March 7, 2016

Distracted Driving.. It can wait

Distracted Driving is increasing worldwide as smartphone usage has soared. Distracted driving includes any activity that can divert a person’s attention away from the primary task of driving. All distractions endanger driver, passenger and bystander safety.

There are three types of distraction:

  1. Visual- Taking your eyes off the road.
  2. Manual- Taking your hands off the wheel
  3. Cognitive- Taking your mind off of driving

Food and Drink

Over half of (51%) of all drivers admitted that their driving had been compromised at least once by their decision to eat/drink while behind the wheel.


3 in every 5 motorists have said they had been distracted while driving by their radio and CD player. Drivers flicking through songs on their IPhones adds additional risks.

Phone Calls

Despite TV advertising campaigns warning of the dangers, almost 1 in 4 (23%) of drivers admitted that they had made or received phone calls while driving.

Slowing down to look at an accident-

One in five (21%) of motorists admitted to have slowed down to have a look at an accident which has occurred involving other motorists. Looking at an accident means that the motorist takes their eyes off the road ahead, increasing chances of becoming involved in an accident.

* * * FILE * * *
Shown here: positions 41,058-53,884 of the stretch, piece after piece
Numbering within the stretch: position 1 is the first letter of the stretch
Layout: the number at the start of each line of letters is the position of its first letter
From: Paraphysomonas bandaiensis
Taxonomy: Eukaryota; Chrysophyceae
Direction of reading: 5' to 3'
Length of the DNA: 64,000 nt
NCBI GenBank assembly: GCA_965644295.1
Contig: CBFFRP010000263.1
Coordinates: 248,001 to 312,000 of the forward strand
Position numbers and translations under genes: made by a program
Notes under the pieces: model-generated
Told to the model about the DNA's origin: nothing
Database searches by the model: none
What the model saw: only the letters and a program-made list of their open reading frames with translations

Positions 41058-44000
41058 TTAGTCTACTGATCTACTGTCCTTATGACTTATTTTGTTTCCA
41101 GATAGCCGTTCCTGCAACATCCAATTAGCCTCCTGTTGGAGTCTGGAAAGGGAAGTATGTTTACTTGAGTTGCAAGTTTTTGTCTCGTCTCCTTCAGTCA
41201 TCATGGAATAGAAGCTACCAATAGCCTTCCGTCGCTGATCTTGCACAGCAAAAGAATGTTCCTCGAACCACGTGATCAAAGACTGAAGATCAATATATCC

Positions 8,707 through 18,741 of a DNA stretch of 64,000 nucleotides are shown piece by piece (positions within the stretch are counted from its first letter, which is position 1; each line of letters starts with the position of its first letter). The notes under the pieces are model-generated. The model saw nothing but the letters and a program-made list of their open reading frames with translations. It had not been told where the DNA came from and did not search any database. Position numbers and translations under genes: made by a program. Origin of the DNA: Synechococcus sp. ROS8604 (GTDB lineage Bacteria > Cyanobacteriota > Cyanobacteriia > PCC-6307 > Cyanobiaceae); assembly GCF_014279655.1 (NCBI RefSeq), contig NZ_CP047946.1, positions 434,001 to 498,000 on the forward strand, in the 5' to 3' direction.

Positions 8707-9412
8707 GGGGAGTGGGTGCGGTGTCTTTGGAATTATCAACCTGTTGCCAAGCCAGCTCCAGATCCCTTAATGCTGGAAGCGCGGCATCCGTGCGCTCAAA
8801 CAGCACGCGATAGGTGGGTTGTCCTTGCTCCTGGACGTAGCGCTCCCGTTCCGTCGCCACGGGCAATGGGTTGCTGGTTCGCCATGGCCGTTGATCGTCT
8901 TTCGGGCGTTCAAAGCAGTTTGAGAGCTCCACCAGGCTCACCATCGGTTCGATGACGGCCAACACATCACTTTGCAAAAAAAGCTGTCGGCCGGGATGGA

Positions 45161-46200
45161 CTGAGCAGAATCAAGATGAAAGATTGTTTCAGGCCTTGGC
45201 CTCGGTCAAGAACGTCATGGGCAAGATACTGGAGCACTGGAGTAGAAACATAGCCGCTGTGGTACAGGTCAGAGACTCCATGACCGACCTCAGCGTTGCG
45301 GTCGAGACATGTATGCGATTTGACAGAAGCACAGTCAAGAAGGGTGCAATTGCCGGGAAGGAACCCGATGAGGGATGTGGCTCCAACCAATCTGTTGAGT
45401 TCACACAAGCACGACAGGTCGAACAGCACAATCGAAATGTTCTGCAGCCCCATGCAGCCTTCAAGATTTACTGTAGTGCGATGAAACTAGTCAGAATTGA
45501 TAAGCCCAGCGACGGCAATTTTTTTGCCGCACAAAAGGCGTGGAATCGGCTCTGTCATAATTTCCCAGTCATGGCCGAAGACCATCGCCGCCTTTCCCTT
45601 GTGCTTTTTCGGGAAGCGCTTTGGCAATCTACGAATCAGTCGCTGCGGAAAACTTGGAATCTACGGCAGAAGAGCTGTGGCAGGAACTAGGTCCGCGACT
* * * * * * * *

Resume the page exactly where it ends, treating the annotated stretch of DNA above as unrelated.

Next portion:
Sending text messages.

A staggering 16% of motorists have admitted to texting behind the wheel rather than focusing on the road.

Social networking- As smartphones have become more widespread, drivers are now accessing their social networking accounts while driving. Remarkably 2% admitted to updating their Facebook profiles while behind the wheel, while 1% of drivers admitting to having tweeted when driving.

Drivers who are texting can be more than 20 times more likely to crash than non-distracted drivers.

According to the World Health Organization more than 1.2 million die in road crashes worldwide each year- the equivalent of one traffic-related fatality every 30 seconds.

A further 20 to 50 million people are injured.

By 2030, road traffic injuries are projected to be the fifth leading cause of death worldwide, surpassing HIV/AIDS, all forms of cancer, violence, and diabetes.

Drive behavior is responsible for 80-90% of these road crashes, meaning that preventable behaviors contribute more to fatalities and injuries than road conditions or vehicle defects.